Edmund eventually began picking up young, hitchhiking college girls, a modus operandi which earned him the name 'Co-Ed Killer'. He would put them at ease intially, and when he felt that circumstances were right, would strangle or stab them, then decapitate their bodies. That done, he would take them home and rape their headless bodies as well as the severed heads themselves. In a few instances he cut open the abdominal cavity of his victims and masturbate into the wound. Kemper was vicious, but he also incredibly bold, decapitating one victim who lay in the trunk of his car - which was parked in front of his mother's home. Kemper was also skilled at disposing of his victims' remains, scattering some in the woods and burying others, often using multiple dump sites for the remains of the victims he dismembered. (In at least one instance, Kemper buried the head of a victim just outside his mothers's bedroom window. He would later tell investigators that his mother always wanted people to look up to her, and now they were.) All the while, Kemper was still attending regular meetings with a group of trained pyschologists. On the day the doctors declared Edmund fully rehabilitated and no longer a threat to society, he had the severed head of a fifteen year old girl in the trunk of his car.

While committing these heinous acts, Ed was also busy befriending the police working on his case: like most serial killers, he enjoyed reliving the gory details of his crimes while acting the part of a shocked, concerned citizen. The police were also stymied by the fact that at approximately the same time, two serial murderers were operating in close proximity. The number of victims was enormous and the list was clearly not getting any smaller.

Finally, on Easter weekend of 1973, Ed committed his last two crimes. He attacked his sleeping mother with a hammer, raped her body, and then used her severed head for a dartboard. He then cut out her larnyx and shoved it down the garbage disposal, but the machine could not break the tought tissue down and regurgitated it back into the sink. "That seemed appropriate," Ed said after his arrest, "as much as she'd bitched and screamed and yelled at me over so many years." He then telephoned his mother's best friend and invited her over for dinner. She was met at the door by Edmund, who beat her to death with a brick and then committed necrophilia with her body.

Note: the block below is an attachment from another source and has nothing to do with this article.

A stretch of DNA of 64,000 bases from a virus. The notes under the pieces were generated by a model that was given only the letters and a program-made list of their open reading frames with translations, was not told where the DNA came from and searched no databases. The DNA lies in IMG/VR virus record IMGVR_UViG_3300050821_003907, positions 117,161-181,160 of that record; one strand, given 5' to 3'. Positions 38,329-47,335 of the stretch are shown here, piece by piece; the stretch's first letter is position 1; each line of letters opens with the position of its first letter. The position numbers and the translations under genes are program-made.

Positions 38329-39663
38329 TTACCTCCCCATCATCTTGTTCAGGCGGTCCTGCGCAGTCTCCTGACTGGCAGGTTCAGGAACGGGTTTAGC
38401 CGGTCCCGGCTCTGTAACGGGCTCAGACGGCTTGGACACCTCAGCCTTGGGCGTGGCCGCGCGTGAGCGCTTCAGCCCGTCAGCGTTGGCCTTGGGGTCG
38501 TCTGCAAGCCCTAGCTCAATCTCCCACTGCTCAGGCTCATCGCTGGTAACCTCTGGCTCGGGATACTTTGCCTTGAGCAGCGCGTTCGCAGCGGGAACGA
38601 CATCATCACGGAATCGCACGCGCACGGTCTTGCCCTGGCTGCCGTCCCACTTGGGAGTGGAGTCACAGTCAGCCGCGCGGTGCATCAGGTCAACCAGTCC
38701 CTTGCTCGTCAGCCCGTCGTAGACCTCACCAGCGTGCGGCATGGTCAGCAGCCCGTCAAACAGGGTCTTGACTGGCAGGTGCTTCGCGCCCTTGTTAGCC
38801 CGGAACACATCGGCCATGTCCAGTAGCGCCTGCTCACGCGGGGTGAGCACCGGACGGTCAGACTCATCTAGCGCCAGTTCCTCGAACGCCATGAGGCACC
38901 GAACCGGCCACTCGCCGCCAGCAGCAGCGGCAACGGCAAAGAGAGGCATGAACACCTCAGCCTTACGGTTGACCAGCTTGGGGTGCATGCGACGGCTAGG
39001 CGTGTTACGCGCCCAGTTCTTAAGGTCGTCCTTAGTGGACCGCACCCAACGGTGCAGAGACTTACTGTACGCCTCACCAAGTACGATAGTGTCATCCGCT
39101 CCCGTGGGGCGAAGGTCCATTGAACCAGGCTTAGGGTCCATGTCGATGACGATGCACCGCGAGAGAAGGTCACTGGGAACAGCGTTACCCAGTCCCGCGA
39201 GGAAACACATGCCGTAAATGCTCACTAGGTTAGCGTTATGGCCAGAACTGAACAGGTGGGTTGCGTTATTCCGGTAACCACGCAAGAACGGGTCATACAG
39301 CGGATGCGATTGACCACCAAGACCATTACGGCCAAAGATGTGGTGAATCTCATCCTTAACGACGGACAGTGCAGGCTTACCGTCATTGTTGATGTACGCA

After murdering his mother and her friend, Kemper took to the highways, his hunting grounds. He made it as far as Colorado before he found a payphone and called his friends on the Santa Cruz police department to confess. Amazingly enough, the police did not believe him at first, although Kemper was insistent. He waited patiently in the phone booth until officers arrived to take him into custody.

Kemper was convicted of eight murders, and during the sentencing phase of his trial the judge asked Kemper what a suitable punishment would be. Ed replied, "Death by torture."